In one of the coldest places in Canada, Steve Kokelj is searching for Arctic thaw. He's driving the great Dempster Highway, 747 kilometres of gravel linking southern Canada to the Arctic.
"The large permafrost disturbances that we're seeing now have really developed in the last one to two decades," he says.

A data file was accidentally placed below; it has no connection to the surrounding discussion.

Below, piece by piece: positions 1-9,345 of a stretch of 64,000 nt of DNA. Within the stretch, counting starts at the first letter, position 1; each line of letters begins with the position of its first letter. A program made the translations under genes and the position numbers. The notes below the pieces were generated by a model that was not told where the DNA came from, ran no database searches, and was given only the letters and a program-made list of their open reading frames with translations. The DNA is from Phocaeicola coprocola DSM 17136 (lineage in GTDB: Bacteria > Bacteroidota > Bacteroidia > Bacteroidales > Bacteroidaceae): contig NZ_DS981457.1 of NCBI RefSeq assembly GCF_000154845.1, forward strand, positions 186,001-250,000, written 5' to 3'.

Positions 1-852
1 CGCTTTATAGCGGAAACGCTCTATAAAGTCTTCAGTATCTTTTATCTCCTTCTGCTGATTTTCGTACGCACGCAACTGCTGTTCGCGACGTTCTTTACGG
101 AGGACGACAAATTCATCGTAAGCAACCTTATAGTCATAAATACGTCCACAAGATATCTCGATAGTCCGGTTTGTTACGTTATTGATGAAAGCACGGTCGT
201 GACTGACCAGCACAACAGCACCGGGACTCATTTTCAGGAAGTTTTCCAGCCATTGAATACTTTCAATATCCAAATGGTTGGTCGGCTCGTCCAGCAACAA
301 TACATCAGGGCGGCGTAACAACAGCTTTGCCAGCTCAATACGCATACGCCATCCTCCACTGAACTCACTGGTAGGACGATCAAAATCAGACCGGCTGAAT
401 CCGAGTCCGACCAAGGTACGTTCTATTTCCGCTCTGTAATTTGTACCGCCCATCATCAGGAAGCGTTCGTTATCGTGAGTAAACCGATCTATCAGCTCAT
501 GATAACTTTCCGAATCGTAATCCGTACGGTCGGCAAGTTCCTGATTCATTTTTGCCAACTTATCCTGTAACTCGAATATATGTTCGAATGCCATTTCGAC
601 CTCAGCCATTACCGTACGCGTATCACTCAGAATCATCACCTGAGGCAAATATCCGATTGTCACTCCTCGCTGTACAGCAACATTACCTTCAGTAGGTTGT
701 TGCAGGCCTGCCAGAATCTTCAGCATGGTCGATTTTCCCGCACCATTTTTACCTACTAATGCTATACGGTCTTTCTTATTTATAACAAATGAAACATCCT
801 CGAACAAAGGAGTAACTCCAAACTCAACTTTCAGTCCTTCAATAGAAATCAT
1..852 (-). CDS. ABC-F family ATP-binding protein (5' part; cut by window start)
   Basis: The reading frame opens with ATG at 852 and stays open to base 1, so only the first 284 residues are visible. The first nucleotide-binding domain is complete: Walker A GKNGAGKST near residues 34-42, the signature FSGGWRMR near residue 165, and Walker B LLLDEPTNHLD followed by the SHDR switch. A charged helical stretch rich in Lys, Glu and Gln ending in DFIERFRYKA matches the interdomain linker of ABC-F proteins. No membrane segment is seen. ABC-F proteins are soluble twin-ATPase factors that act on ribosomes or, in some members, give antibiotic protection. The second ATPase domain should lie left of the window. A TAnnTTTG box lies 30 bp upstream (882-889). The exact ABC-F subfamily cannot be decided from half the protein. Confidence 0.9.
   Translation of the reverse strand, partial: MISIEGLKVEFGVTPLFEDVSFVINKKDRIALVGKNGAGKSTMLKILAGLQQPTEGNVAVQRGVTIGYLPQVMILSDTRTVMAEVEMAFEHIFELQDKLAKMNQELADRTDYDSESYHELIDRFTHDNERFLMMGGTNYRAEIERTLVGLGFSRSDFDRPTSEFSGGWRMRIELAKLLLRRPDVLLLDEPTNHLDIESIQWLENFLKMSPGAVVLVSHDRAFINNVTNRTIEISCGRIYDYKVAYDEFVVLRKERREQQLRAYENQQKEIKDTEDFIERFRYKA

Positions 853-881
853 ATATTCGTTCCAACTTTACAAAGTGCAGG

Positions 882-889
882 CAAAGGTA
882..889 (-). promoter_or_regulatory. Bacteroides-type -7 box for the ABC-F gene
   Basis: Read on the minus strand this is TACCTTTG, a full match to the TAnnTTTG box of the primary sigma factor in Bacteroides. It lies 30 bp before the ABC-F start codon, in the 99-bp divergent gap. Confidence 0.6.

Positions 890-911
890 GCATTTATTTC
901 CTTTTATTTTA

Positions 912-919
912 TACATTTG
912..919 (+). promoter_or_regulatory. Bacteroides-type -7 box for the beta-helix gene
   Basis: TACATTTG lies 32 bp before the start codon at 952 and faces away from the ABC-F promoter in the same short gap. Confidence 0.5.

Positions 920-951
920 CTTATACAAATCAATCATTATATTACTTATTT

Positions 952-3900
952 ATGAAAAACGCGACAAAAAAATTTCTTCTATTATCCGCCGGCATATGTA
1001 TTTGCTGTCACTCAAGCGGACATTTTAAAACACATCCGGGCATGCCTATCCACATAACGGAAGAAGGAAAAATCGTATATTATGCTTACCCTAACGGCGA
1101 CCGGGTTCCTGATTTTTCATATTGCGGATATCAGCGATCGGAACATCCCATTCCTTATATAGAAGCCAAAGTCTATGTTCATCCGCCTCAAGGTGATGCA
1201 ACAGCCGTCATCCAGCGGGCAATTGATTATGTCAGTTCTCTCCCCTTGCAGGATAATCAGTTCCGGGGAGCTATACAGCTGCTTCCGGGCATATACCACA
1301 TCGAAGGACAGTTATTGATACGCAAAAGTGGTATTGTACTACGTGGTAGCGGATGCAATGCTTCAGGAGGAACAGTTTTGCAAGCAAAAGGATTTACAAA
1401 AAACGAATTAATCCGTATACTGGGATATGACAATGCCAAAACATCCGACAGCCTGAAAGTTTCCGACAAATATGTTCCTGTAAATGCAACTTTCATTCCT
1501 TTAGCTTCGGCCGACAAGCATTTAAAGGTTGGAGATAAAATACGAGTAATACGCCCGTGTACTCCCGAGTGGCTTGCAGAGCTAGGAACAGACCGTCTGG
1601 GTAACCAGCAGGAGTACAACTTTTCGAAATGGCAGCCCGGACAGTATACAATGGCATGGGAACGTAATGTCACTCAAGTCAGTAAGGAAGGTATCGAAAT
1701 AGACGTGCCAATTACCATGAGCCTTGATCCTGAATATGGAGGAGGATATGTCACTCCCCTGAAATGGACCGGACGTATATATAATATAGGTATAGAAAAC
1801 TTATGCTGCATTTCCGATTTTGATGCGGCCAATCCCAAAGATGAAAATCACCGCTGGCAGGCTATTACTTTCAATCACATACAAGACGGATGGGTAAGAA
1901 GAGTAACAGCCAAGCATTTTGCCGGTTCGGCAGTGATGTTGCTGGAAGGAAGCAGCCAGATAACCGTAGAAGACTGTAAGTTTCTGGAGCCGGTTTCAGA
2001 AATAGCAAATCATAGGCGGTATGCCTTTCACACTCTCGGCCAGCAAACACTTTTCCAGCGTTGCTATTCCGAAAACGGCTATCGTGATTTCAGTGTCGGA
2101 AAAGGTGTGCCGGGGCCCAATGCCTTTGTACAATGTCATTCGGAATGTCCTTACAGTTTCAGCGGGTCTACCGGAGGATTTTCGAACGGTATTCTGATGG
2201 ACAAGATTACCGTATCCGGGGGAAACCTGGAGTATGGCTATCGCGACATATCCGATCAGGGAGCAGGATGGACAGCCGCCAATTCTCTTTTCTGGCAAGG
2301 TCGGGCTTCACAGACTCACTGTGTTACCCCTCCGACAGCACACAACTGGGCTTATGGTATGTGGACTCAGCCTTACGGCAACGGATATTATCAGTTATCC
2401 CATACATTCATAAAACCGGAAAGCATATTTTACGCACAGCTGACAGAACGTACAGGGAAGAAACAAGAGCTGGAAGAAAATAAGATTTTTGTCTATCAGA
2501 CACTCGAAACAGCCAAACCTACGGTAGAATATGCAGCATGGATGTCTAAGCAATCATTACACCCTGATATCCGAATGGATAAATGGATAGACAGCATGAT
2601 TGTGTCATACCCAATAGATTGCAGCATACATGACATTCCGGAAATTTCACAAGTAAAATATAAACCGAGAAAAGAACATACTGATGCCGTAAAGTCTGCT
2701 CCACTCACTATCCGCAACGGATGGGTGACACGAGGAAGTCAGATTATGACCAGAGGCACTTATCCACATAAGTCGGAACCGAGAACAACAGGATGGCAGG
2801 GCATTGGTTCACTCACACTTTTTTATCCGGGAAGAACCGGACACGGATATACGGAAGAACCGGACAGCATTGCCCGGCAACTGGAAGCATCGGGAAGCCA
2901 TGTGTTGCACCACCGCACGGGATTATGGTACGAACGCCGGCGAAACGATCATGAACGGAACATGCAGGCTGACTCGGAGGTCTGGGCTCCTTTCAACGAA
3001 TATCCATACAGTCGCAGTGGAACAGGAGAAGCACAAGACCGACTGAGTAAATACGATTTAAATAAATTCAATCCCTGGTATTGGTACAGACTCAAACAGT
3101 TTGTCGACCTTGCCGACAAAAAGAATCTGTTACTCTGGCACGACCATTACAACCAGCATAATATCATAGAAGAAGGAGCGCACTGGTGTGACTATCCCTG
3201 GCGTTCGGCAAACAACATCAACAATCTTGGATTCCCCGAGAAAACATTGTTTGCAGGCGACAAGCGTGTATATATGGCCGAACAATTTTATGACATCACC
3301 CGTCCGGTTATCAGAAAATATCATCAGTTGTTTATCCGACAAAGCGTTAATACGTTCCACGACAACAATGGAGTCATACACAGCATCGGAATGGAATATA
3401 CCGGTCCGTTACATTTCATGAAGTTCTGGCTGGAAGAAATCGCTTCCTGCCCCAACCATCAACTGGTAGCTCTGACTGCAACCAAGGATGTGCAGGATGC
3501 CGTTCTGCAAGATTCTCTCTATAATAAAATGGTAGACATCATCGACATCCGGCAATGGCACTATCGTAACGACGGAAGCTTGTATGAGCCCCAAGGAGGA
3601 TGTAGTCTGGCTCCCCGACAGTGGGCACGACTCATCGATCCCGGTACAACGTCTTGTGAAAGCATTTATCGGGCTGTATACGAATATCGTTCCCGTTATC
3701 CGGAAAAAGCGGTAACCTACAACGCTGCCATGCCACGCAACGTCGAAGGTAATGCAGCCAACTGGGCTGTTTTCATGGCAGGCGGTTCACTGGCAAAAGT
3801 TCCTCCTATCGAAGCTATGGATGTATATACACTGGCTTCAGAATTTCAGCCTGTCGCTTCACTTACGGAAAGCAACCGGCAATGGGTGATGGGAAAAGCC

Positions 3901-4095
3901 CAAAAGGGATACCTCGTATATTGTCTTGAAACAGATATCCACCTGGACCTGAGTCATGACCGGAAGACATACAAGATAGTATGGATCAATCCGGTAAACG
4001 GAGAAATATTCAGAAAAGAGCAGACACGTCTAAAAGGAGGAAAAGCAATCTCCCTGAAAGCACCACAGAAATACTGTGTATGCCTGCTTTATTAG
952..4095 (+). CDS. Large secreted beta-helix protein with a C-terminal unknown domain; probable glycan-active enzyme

"Think of permafrost as sort of the glue that holds the northern landscape together."
But as the Arctic warms three times as fast as anywhere else in the world, that permafrost — made up of leftover ice from the last glaciation, frozen for thousands of years — is degrading.